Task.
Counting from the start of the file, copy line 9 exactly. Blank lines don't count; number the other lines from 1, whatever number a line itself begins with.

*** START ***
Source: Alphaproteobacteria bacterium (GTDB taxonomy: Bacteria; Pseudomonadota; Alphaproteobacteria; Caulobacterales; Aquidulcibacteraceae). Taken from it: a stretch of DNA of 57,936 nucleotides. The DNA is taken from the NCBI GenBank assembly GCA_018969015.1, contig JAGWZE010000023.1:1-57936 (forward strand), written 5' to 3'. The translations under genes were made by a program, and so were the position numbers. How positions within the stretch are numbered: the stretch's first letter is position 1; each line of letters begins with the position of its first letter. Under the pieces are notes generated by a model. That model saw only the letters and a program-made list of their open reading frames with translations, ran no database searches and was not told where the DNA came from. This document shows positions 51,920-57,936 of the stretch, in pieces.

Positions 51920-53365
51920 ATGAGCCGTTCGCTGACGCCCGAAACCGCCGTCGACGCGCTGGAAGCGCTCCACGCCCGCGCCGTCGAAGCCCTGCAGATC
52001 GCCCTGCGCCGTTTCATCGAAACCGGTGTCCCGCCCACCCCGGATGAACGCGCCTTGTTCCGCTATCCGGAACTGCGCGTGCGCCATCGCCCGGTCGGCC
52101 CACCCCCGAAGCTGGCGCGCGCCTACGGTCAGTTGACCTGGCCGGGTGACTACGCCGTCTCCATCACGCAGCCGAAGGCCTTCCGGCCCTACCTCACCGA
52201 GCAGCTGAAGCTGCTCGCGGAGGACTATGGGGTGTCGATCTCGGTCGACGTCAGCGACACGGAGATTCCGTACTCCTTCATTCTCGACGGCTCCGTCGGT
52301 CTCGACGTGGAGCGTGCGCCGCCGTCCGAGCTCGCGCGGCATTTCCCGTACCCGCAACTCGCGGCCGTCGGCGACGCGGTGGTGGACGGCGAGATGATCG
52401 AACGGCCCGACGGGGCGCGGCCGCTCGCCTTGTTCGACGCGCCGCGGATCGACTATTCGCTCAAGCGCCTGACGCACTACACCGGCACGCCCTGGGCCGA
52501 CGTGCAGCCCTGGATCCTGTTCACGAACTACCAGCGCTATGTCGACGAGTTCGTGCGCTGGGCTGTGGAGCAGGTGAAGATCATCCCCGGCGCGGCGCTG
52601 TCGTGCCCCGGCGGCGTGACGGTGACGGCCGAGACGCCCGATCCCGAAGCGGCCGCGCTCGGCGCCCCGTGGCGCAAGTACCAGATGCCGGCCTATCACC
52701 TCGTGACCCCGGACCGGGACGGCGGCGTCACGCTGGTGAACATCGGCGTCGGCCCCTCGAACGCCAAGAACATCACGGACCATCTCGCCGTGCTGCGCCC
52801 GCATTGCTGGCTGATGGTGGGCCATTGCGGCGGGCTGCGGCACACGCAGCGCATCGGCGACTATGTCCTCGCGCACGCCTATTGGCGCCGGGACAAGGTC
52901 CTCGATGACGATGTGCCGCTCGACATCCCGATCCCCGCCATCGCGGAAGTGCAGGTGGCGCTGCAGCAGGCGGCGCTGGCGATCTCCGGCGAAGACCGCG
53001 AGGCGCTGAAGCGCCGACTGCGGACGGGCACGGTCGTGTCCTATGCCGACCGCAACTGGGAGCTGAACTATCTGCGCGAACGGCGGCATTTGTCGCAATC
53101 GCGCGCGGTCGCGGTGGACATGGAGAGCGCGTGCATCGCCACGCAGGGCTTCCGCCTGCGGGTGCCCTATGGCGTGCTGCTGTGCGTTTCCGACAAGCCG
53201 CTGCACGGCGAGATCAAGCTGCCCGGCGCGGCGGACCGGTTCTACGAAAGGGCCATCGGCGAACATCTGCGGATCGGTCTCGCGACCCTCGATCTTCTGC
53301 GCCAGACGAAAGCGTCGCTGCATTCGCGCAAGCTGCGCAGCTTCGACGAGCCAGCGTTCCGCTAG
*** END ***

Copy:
52501 CGTGCAGCCCTGGATCCTGTTCACGAACTACCAGCGCTATGTCGACGAGTTCGTGCGCTGGGCTGTGGAGCAGGTGAAGATCATCCCCGGCGCGGCGCTG